Thursday, November 12, 2009

Disney's "A Christmas Carol" Review

Last Friday night my wife and I joined some friends for opening night of the "new" movie from Disney, "A Christmas Carol". It is the classic tale from Charles Dickens, done who knows how many times already in movie form. While the big push from the entertainment industry is to see movies in 3-D, we decided not to pay the extra money and saw it in regular fashion. The following are a few thoughts about the movie.

First of all, the movie is very well done when it comes to the animated side of things. It seriously amazes me just how advanced it all is getting. Gone are the days of Toy Story when animated movies were always cute, fun, and with some moral lesson usually built into them. These days animated movies seek to get as real as possibly and actually draw out truly suspenseful scenes. A Christmas Carol has some of the most tense/dramatic scenes I've seen from a animated movie yet.

I have not read the original book but have heard from several sources that this movie is the most true-to-the-book that has been made. The characters that are supposed to be scary are actually scary, to the point where your heart is racing a bit and you are sort of jumpy in some scenes. Since the animated movies I've seen are the likes of Shrek, Over the Hedge, and Ice Age, this was a surprise to me. Honestly, I'm not sure you want your 8 year old seeing the movie just yet... in my opinion, it really is that intense in some parts. However if it is true to the story then it does a great job brining out what Dickens likely wanted to be brought out.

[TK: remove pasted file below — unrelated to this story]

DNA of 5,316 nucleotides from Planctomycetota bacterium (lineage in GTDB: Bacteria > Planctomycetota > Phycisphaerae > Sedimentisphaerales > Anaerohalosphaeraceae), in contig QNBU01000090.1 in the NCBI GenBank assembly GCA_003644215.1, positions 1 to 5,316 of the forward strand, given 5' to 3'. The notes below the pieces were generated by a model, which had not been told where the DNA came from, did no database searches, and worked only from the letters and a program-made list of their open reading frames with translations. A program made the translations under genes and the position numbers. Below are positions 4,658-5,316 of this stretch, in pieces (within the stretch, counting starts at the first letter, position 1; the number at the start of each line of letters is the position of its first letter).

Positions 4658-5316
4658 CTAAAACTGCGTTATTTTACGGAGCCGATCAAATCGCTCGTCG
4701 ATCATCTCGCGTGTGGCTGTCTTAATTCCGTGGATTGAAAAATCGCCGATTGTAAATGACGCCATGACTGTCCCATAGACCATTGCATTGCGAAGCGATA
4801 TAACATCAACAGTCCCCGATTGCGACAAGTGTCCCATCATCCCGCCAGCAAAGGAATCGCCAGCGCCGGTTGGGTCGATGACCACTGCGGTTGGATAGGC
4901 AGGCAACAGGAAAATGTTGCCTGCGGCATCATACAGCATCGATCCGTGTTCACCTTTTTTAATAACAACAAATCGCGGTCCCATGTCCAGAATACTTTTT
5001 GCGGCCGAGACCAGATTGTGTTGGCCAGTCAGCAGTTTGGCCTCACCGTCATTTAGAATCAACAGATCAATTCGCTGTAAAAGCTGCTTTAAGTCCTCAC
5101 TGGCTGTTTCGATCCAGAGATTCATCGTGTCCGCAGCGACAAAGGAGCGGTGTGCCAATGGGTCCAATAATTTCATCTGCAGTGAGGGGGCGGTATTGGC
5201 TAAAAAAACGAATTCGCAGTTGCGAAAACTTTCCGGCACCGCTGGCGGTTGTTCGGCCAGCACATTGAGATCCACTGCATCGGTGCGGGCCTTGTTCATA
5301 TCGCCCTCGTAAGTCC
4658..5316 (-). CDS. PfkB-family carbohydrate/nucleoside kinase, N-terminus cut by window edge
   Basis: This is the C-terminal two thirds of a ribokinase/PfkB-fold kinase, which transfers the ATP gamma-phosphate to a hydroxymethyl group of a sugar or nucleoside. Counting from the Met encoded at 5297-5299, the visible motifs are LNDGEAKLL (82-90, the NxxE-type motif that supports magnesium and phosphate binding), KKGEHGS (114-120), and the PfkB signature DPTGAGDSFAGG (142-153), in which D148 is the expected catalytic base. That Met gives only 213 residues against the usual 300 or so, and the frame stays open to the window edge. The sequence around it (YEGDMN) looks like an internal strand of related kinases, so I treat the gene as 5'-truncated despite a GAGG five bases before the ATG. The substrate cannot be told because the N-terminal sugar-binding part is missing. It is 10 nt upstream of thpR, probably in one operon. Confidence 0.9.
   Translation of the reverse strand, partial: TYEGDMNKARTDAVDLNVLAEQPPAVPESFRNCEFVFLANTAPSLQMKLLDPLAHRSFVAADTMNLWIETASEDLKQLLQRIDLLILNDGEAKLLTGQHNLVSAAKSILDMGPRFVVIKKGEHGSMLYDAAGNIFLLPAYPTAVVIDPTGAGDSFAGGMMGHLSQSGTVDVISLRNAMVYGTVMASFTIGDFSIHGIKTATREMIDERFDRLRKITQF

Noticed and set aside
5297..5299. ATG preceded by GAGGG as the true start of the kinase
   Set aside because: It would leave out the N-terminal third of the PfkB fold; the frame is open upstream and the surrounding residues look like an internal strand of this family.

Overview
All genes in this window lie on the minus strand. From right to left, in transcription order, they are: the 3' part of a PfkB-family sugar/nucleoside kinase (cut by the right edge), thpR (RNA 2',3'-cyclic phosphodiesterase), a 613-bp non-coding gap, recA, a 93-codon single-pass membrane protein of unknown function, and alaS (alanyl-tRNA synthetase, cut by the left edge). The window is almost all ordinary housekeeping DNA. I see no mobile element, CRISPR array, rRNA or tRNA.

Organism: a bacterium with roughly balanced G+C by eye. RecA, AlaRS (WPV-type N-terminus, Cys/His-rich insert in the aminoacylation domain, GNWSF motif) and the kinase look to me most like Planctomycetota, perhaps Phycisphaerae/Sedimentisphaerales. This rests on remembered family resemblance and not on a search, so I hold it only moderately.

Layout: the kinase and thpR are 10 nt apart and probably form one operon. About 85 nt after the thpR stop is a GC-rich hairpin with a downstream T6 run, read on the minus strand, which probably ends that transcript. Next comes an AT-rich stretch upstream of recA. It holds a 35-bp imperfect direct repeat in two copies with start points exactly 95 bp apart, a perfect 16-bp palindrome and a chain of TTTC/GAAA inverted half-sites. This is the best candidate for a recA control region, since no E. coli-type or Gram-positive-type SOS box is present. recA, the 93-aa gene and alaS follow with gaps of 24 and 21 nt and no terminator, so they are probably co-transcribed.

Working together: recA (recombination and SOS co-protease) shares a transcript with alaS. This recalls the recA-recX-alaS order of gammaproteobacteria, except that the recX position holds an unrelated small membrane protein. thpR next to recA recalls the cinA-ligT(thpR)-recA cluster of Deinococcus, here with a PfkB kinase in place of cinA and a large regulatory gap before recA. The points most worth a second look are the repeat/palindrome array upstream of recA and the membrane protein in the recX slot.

There are several parts of the movie that Noelle and I chatted about on our way home. I don't know Dickens' spiritual state, whether or not he professed Christ or not. But the movie certainly had a spiritual element to it. the "ghost of Christmas present" was a jolly fellow, one you saw and just had to think "Jesus" when you saw him. He didn't necessarily say he was Jesus in the movie but did make reference to not being associated with certain "men of the cloth". The context, if I remember correctly, was the Scrooge was getting outraged as he saw the abuse of power from certain clergy in the visions he was shown (each ghost shows Scrooge scenes of either past, present, or future events that affect Scrooge's outlook on life). Also, the spiritual realm was closely associated with people being chained down in some form of punishment for not using their lives well. It was not a direct reference to Hell per se, but it was very intriguing to see some form of after-life punishment for people portrayed in the film.

Overall, I'm glad I went to see the movie. It ends with a good message (don't all Disney movies do that?), but takes you through the classic tale in phenomenal animated quality. I would suggest keeping an eye out for these spiritual parts of the movie because they are very intriguing. In th end, the Gospel message of Christ is not proclaimed in the slightest; in fact, Jesus Christ is not mentioned once so far as I can remember... and it is a Christmas movie! The message is a pretty moralistic one I suppose (do good and you will be blessed, don't do good and your spirit will suffer after you die), which sadly passes as a Christian message in many people's minds. The Gospel message of Jesus needs to be secured deep in our hearts - that we are sinners saved by grace, through faith, and this is a gift of God. We remember our Savior's coming at Christmas, remember his sacrifice and his resurrection, and can rejoice in the fact that we do not need to fear the afterlife, for the One who controls this life and the next lives in us and has secured eternity with himself.

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